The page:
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Dance is artistic movement of the body. Dance is usually paired with music, which serves as a platform for communication or expression. A common movement, such as walking, can be performed in dance, in circles or to a certain rhythm, and occurs in a special framework. Rami Be’er, an Israeli contemporary dance choreographer for Kibbutz Contemporary Dance Company, made great use of circles and walking statements in his piece If At All.
Israeli contemporary dance is a creative dance style that has picked and pulled from various dance styles over time. “For the past eighty years, Israeli dancers have reflected and helped to shape the internal dialogues of Israeli life and contributed to a global exchange of dance ideas, especially with modern dancers from Europe and America” (Eshel 61). The Israeli contemporary dance art form was not created over night. In fact, “there are many biblical descriptions of dances in ancient Israel related to tilling of the earth, mourning, military victories, joy, entertainment, and religious rites, suggesting a rich dance tradition” (Eshel 61). “The pioneers of artistic dance in the early twentieth century had to create dance ‘from scratch’. At the time, although many Jews participated in concert dance, it had no Jewish voice” (Eshel 62). They believed that Israeli dance should reflect a modern view of the world. In the 1920s, the first Israelis to create artistic dance were the dancers and choreographers Baruch Agadati and Rina Nikova, and the teacher Margalit Ornstein (Eshel 63). Agadati employed Jewish gesticulation. Agadati said, “Gestures are characteristic of Jews. The Jew is generally full of movement, never talking without his hands, and when he dances, he wishes to explain. My aim in dance is t...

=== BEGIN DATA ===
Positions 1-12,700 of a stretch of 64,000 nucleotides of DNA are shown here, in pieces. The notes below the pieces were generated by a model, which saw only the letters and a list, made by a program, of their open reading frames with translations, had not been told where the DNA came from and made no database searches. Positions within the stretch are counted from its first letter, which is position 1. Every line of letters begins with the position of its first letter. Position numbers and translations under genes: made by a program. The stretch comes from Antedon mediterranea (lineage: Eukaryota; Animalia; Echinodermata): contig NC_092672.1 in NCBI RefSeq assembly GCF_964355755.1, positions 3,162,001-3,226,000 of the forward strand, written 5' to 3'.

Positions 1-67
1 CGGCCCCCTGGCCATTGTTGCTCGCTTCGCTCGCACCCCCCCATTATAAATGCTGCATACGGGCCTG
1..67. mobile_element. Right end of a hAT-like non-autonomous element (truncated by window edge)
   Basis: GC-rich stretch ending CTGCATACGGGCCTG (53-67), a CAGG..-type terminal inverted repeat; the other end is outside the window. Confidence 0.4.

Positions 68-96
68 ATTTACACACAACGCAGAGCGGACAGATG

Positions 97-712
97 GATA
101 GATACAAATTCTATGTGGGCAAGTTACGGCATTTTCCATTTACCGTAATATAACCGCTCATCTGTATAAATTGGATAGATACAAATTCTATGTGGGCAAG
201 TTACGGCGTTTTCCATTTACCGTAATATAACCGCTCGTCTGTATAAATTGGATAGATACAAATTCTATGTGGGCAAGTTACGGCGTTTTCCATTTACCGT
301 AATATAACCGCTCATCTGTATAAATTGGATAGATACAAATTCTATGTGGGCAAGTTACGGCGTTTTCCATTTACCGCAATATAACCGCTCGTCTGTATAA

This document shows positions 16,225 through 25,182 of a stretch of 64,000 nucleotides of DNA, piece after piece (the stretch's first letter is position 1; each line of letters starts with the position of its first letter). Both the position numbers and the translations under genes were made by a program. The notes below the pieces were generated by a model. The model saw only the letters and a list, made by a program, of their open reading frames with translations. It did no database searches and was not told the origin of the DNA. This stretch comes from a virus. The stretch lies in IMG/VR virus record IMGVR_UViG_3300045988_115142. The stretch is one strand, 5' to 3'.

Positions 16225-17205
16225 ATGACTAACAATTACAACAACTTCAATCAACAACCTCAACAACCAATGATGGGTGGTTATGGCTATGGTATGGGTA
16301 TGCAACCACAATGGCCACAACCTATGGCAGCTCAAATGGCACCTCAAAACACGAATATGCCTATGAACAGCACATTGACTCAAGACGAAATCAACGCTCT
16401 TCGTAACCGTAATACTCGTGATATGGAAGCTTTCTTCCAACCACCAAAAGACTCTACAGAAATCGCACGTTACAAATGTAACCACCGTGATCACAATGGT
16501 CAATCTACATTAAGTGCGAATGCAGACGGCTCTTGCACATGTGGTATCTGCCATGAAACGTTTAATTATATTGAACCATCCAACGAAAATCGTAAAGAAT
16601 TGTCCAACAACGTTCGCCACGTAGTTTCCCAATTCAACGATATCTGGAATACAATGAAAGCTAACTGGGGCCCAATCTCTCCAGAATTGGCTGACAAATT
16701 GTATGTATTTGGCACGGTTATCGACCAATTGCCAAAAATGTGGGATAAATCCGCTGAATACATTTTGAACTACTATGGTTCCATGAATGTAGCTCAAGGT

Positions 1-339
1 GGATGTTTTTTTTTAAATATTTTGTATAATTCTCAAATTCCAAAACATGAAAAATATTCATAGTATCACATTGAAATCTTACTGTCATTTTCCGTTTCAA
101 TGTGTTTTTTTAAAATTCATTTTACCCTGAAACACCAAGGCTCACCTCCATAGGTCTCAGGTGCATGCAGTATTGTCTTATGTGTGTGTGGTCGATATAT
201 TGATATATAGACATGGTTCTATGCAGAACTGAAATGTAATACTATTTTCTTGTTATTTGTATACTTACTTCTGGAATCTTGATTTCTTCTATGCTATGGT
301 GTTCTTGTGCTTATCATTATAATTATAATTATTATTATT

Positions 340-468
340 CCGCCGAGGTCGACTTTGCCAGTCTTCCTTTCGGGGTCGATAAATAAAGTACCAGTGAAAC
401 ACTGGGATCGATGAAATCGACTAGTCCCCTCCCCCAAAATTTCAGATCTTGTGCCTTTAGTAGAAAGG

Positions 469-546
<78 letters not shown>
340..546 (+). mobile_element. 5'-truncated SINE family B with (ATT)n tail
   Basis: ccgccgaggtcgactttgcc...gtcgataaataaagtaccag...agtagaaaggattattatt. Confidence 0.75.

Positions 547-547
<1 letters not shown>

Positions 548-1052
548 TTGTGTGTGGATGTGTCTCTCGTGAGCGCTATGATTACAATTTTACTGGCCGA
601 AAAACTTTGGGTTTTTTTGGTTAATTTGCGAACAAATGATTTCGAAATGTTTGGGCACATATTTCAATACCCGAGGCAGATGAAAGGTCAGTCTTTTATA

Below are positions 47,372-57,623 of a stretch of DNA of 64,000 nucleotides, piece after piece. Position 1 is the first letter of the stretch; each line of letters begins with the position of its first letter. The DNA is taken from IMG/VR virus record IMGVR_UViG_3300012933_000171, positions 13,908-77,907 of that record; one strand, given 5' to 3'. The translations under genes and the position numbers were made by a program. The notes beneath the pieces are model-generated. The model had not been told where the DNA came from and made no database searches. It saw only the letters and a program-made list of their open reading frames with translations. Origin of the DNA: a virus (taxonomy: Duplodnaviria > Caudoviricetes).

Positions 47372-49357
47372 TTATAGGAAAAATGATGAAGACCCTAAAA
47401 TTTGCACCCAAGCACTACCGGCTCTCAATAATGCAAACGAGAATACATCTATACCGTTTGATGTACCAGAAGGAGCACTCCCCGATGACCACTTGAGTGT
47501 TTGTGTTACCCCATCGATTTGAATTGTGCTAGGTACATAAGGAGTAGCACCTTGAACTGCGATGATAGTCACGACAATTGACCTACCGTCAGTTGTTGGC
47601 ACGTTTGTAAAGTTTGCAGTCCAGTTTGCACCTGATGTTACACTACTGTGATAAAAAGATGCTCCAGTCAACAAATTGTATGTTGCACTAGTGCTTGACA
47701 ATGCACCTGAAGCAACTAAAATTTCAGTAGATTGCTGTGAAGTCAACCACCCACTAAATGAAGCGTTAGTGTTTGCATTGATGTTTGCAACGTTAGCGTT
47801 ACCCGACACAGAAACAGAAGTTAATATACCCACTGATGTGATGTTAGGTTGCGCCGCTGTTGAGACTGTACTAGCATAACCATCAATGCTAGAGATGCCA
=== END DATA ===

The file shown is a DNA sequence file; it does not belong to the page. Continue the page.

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...t the work. Women are proved strong and men are proved gentle. One section that really stands out is at the very end of the performance. Everyone comes back on stage one by one, each walking on very confidently. Every dancer that files on enters upon the previous dancer’s completion of the phrase. This section stands out largely because it repeats the symmetry element. Each dancer in a different spot and different angle. This section encompassed the entire stage, a great use of space. The dancers eventually are in unison and complete the phrase over and over with each other. Deep squats and hand gestures were prominent in this section as well as in various parts of the performance. The red lighting in this final section made the scene feel intense and powerful. All of the dancers at this point were in costumes of skirts, sweaters, and girdles representing equality.

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